1. Mistake in contract law
Erroneous assumptions can affect the making of contracts, last wills, and actes juridiques of all sorts. Such instruments, designed to regulate one’s own affairs, malfunction if influenced by erroneous assumptions. All known legal systems address the issue whether it is possible to treat a contract or deed as invalid because of an underlying mistake. Modern codifications, especially on the civilian side, tend to regulate mistake, fraud, duress (threat, coercion, undue influence), and sometimes misrepresentation as different types of ‘defects of the will’. Resolving a possible mistake involves the interpretation of the contract, so that issues of construction and mistake are intertwined.
In the field of contract law the central problem posed by the issue of mistake is the conflict between respecting the parties’ intentions and protecting the parties’ legitimate expectations as to the legal certainty and reliability of transactions. Accordingly, all legal systems try to strike the right balance between allowing the avoidance of contracts on the basis of mistakes and confirming transactions by rendering certain mistakes inoperative. Various legal techniques are employed to achieve this goal. The minutiae of the requirements for avoiding contracts vary, but the principles involved go to the heart of contract law and of the underlying contract theory.
Erroneous assumptions in the making of last wills (testaments) do not raise the same conflict as mistakes in contract making, since it is a one-sided declaration and there is no contracting party to rely on the apparent validity of the acte juridique. The issue here turns on the question whether the terms of the will can be construed in line with the testator’s hypothetical intentions, had he not been misguided by erroneous assumptions. Some civilian systems contain special provisions as to the avoidance of wills, taking up, in principle, and adapting concepts and provisions as set out for mistakes relating to contracts.
For a long time mistake also played a significant role in the doctrines of unjustified enrichment, on the civil law side as well as in the common law, but many civil law systems have discarded this requirement and the common law may follow suit.
A further variation of mistake exists in the form of mistakes of law (as opposed to mistakes of fact), which can arise in all parts of the legal system, including criminal law. The question whether the normal legal consequences of a person’s conduct attach only if he was aware of them arises in many different contexts. Mistakes of law pose an almost jurisprudential problem for the concept of law itself. Does ignorance of law constitute a valid excuse? Continental systems have long distinguished between mistakes of law (errores iuris) and mistakes of fact, although attempts to come up with unifying doctrines, encompassing mistakes both of fact and of law, have been made now and then. English law does not seem to have stressed the difference between mistakes in law and mistakes in fact as stringently as traditional continental doctrines.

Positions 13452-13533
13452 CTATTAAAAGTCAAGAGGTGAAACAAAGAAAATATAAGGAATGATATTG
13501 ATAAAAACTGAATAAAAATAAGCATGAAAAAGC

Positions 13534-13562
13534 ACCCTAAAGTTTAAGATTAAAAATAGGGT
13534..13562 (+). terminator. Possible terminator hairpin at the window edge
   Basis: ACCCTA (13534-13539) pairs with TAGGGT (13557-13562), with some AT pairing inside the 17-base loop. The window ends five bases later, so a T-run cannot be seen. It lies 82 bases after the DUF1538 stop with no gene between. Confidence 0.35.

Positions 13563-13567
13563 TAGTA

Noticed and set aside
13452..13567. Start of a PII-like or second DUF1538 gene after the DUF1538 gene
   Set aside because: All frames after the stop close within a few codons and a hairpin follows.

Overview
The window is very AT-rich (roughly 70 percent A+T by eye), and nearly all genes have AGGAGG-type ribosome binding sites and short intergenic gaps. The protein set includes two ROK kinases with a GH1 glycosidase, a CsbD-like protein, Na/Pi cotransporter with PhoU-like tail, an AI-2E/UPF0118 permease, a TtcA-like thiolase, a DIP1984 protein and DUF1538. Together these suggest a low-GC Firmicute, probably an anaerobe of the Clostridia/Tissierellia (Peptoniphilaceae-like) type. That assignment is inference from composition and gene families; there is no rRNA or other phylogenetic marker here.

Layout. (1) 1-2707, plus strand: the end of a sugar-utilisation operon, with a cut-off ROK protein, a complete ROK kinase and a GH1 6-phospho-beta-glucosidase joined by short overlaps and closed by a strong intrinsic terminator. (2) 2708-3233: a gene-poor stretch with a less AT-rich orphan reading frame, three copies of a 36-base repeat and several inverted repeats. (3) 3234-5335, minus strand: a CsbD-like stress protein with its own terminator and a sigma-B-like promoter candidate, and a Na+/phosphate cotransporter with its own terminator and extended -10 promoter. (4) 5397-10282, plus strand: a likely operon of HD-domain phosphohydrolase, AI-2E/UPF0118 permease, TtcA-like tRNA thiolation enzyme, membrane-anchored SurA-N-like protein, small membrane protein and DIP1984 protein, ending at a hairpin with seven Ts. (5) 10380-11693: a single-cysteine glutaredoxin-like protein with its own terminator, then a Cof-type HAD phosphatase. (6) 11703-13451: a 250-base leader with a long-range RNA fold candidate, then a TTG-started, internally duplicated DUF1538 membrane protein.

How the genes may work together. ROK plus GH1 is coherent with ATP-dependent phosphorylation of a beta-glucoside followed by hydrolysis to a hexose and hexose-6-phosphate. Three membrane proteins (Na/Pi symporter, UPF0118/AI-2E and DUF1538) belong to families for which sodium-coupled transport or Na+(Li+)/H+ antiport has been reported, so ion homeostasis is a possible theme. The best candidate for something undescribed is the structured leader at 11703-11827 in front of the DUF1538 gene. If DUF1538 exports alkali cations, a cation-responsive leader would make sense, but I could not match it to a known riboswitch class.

2. Historical developments
a) Civilian legal systems
Civil law contract doctrines are based on Roman law, as adopted in continental Europe since the High Middle Ages in the lengthy process of reception. The Roman lawyers of antiquity never developed an all-encompassing doctrine of mistake, applicable to all kinds of contracts and legal acts alike. For them, different types of contract called for different approaches to cases of mistake. The decisive question was whether an erroneous assumption had obstructed the conclusion of a valid contract. A misapprehension either affected the formation of the contract or it was simply inoperative. In the case of the so-called consensual contracts (sale, mandate, partnership and locatio conductio) the only question was whether a misunderstanding had prevented the parties from reaching consensus. Only correspondence mistakes (mutual mistakes) were operative mistakes. The contract was void, not voidable. The English adage ‘error negatives consent’ very aptly reflects the Roman approach. Since cases of mistake were all handled from the viewpoint of consensus, erroneous assumptions could be operative mistakes only if they related to the subject matter of the contract, ie to the very matter on which there had to be consensus. There was no separate definition of mistake. Consequently, where a mistake had prevented consensus from being reached, there was no special regime as to its effects. Since there was simply no contract, there was no time limit for challenging an assumed contract by raising the issue of mistake. The fact that consensus was not reached was not attributed to either of the parties. The mistaken party did not have to compensate the other party. Deliberations as to protecting reasonable expectations were absent and indeed would have been incompatible with the Roman approach.